Wild Type— A Startup With The Mission To Feed The World with Lab-Grown Meat

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This company just raised $3.5 million in a seed round and is on a mission to solve world hunger through science.

It’s called Wild Type— inspired by a biology term meaning something exists naturally.

So, how will it find enough food to feed the growing masses, you may be wondering?

Well, first, let's get something straight. The company will not be “finding” food but growing it in a lab. More specifically, Wild Type will be working on engineering protein growth.

That means more beef, chicken, fish, (you name it) to feed the world!

Wild Type’s founders, Justin Kolbeck and Arye Elfenbein, aim “to develop a platform and set of technologies that would allow any meat to be cultured in the lab using well-defined procedures,” as reported by “Tech Crunch.” “...the essential concept is to multiply basic animal cells in the lab and effectively culture meat. This means that the meat is fundamentally ‘meat,’ and not a meat substitute…”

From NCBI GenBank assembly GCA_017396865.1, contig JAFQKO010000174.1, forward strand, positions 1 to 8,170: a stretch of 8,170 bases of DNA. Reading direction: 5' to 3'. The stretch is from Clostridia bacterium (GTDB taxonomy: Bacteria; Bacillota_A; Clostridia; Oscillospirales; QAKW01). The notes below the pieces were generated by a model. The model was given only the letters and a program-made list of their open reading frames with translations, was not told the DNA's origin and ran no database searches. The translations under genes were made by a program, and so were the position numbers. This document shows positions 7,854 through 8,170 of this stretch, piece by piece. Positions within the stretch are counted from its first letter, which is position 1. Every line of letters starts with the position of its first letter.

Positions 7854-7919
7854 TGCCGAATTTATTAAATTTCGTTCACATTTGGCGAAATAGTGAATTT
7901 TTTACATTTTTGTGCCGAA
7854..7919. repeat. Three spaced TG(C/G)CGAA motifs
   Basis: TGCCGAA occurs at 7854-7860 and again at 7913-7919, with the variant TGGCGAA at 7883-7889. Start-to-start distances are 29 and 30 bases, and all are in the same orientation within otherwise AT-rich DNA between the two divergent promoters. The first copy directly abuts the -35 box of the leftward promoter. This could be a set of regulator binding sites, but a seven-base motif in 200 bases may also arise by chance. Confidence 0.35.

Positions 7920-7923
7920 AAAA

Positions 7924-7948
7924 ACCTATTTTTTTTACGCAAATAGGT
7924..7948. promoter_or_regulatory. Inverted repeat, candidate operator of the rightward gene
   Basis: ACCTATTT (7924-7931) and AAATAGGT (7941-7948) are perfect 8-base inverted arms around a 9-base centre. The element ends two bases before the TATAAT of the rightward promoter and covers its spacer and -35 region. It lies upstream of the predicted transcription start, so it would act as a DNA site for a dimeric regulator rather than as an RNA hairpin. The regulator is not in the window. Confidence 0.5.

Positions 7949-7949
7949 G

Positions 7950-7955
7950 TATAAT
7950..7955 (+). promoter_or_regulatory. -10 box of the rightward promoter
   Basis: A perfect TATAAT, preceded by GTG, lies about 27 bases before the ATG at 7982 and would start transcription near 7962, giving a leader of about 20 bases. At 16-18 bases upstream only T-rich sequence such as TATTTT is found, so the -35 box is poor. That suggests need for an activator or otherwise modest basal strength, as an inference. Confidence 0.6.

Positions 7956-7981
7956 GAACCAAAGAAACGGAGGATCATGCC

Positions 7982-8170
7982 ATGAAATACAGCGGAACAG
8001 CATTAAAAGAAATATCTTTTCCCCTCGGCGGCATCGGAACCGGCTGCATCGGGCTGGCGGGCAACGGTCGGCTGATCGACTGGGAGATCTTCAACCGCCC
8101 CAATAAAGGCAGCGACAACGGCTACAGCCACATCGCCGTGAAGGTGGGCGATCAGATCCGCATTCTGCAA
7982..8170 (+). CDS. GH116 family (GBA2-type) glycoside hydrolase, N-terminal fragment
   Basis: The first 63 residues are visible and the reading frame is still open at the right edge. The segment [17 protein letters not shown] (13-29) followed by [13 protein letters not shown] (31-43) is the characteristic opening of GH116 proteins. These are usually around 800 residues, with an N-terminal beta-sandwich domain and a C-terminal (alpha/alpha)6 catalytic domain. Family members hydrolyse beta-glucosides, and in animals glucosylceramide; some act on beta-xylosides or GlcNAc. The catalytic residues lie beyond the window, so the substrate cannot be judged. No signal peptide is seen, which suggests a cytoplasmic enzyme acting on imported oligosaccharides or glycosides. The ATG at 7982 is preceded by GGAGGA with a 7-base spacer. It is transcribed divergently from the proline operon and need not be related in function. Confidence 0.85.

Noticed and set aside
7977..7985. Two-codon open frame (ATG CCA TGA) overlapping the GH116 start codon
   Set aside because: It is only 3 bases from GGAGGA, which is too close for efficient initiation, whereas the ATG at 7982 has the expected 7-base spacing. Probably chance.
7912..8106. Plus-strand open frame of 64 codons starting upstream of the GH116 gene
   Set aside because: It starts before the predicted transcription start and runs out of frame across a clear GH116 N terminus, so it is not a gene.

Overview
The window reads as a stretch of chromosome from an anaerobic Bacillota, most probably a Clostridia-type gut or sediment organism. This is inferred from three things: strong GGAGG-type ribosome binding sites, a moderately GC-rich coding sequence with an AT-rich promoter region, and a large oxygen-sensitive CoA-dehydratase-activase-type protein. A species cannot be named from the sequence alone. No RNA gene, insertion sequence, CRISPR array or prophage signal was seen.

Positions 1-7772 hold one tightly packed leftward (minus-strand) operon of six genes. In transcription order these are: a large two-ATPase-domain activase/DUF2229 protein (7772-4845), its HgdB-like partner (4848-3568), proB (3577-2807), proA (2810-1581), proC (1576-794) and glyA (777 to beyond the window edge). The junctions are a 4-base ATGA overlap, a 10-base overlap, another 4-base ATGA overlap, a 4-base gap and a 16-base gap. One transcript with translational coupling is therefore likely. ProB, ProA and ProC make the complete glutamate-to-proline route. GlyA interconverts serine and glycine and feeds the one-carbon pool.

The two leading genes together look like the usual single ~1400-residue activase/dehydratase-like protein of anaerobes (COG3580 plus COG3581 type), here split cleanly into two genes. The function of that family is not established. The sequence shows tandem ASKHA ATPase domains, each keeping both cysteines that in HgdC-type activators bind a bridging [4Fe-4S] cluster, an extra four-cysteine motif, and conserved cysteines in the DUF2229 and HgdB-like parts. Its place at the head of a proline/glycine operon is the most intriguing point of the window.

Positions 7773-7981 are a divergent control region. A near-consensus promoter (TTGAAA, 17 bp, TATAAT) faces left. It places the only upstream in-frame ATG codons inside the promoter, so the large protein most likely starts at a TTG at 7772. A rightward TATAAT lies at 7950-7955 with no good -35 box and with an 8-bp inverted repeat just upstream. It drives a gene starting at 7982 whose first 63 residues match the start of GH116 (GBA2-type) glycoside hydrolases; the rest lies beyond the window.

You read right. Nothing like what Impossible Foods and Beyond Meat are doing which is substituting meat protein with plant-based protein alternatives.

The seed round was led by Spark Capital and Root Ventures, Mission Bay Capital along with a group of angels were active participants. Wild Type hopes to invest in infrastructure, lowering meat cost and increasing manufacturing capability thanks to the seed round.

The founders of the company have an interesting background which led to the birth of Wild Type.

According to TechCrunch, Kolbeck was compelled to help feed the world during his time serving as a U.S. diplomat in Afghanistan, where he witnessed how some locals would smuggle meat across the dangerous Pakistan border. When he came back to America, he met Elfenbein who was specializing in cardiology and his research helped him realize “that some of the fields he was working on, including tissue engineering, stem cell biology, and cell development could intersect and ‘not just solve heart problems but could feed the world.’”

To learn more read “TechCrunch.”